1954 -- TCU's spiritual heart, Robert Carr Chapel, opened this year. Adminstrators realized in the '40s they needed a new religion center, but it wasn't until Eddie Brite, a Brite trustee in her seventies by then, once again showed the foresight and faith to make a change. Board members were unwilling to break ground for a new center without the money in hand. Mrs. Brite stood during a meeting and told them to go ahead. She would make sure they got the money. Robert Carr was also in that meeting. Her promise triggered Carr to jump up and pledge to build the chapel.

1950s -- A new quandary arose at Brite when married students began enrolling at the end of World War II. Until then preacher boys got their education, got married, then went off to their ministries. Now they were coming with a wife in tow. Brite had always been committed to the welfare of its students, but this was a puzzle. Dormitories were strictly for single students. Administrators wondered whether they should encourage this trend of getting married early by providing housing. In a move that continued the spirit of provision and innovation set early in the formation of Brite, they built quadriplex apartments (shown above and below) on the southeast side of the campus along Bowie, now parking lots. It made Brite one of the first schools to provide married student housing, and the quads were innovative.

1960s -- If the 1950s were a time of revival and renewal in American Christianity, the '60s were a turning point. The trend of church attendance reversed, and it hasn't turned around yet. The percentage of Americans who are identified with a religious organization today is about one-third less than it was in the 1960s. It's gone down every year since 1965 without an upturn, so Brite's enrollment dropped dramatically.

1963 -- The original charter of Brite College of the Bible was renewed as "perpetual," and the name was changed from Brite College of the Bible to Brite Divinity School.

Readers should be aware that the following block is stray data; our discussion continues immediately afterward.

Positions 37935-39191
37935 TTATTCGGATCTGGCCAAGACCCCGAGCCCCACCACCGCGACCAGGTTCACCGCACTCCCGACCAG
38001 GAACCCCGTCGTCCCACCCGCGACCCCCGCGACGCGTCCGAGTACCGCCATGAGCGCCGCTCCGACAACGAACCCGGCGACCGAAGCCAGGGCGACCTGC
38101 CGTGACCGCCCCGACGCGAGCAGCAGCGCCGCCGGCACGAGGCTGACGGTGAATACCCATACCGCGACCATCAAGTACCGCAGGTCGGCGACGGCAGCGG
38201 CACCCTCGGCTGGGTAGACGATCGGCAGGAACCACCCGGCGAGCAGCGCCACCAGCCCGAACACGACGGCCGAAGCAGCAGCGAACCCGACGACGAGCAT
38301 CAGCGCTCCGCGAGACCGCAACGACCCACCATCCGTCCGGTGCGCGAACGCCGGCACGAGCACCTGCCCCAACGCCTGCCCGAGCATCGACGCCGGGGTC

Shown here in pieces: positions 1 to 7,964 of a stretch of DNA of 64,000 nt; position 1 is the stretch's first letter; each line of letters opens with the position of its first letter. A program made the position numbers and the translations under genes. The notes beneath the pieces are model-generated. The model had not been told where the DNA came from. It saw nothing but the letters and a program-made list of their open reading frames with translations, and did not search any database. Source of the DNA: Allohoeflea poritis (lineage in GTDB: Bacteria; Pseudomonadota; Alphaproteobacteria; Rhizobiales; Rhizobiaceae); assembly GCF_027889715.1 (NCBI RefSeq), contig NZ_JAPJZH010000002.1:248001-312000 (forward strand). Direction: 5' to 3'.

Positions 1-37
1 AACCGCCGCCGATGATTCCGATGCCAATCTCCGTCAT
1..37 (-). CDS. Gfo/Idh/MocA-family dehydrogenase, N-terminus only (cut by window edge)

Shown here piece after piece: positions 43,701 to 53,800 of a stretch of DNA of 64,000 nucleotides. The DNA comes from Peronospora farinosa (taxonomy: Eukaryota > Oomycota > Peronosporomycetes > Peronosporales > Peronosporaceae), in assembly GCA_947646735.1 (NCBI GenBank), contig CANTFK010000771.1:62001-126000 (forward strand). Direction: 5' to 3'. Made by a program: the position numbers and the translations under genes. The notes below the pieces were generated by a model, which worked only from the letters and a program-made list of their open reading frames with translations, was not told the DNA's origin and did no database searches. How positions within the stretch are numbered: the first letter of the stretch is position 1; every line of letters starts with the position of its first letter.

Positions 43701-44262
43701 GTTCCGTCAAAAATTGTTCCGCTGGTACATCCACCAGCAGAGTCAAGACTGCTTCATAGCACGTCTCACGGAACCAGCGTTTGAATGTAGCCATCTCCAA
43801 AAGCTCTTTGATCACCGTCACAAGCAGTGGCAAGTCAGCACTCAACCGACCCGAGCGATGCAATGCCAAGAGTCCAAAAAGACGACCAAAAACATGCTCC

1966 -- William E. Tucker '56 returned to Brite as assistant dean and implemented an effective recruitment program that turned enrollment upward again. When Tucker was promoted to dean of Brite in 1971, he convinced Chancellor James M. Moudy that it would be a good thing for Brite to launch its own capital campaign. The endowments over the years were shrinking against the cost of running what was becoming a major seminary. That capital campaign, which raised $8.5 million, helped make Brite the strong institution it is today.

1999 -- Brite restated its articles of incorporation and moved to the current interpretation of separate but related status to the university. Until 1999, the head of Brite was called dean and reported through the provost of the university to the chancellor. For 50 years, Colby Hall was both the dean of the University and the dean of Brite, but the days of being able to do that are long gone. As the university and Brite grew, new structures were needed, so in 1999, the articles of incorporation said Brite would have a president who reported to the Brite board, and an ex-oficio member of the Brite board is the chancellor of TCU. Now Brite is an affiliated school to TCU, not a constituent school to TCU, but the relationship remains vital.

It's a small world.

The groundwork for Brite Divinity School was laid in the heart of Miss Eddie Anderson long before she met and married L. C. Brite. She grew up in Missouri and was influenced by a Disciples of Christ minister, E. B. Cake. Miss Anderson married L. C. Brite, and they moved to Marfa, Texas to raise cattle. In 1897, the Brites heard a sermon by Addison Clark and were was baptized. That early beginning led them to give the $25,000 endowment that established Brite Divinity School. The great, great granddaughter of E. B. Cake, the Rev. Sue McDougal, is married to the current President of Brite Divinity School, Newell Williams.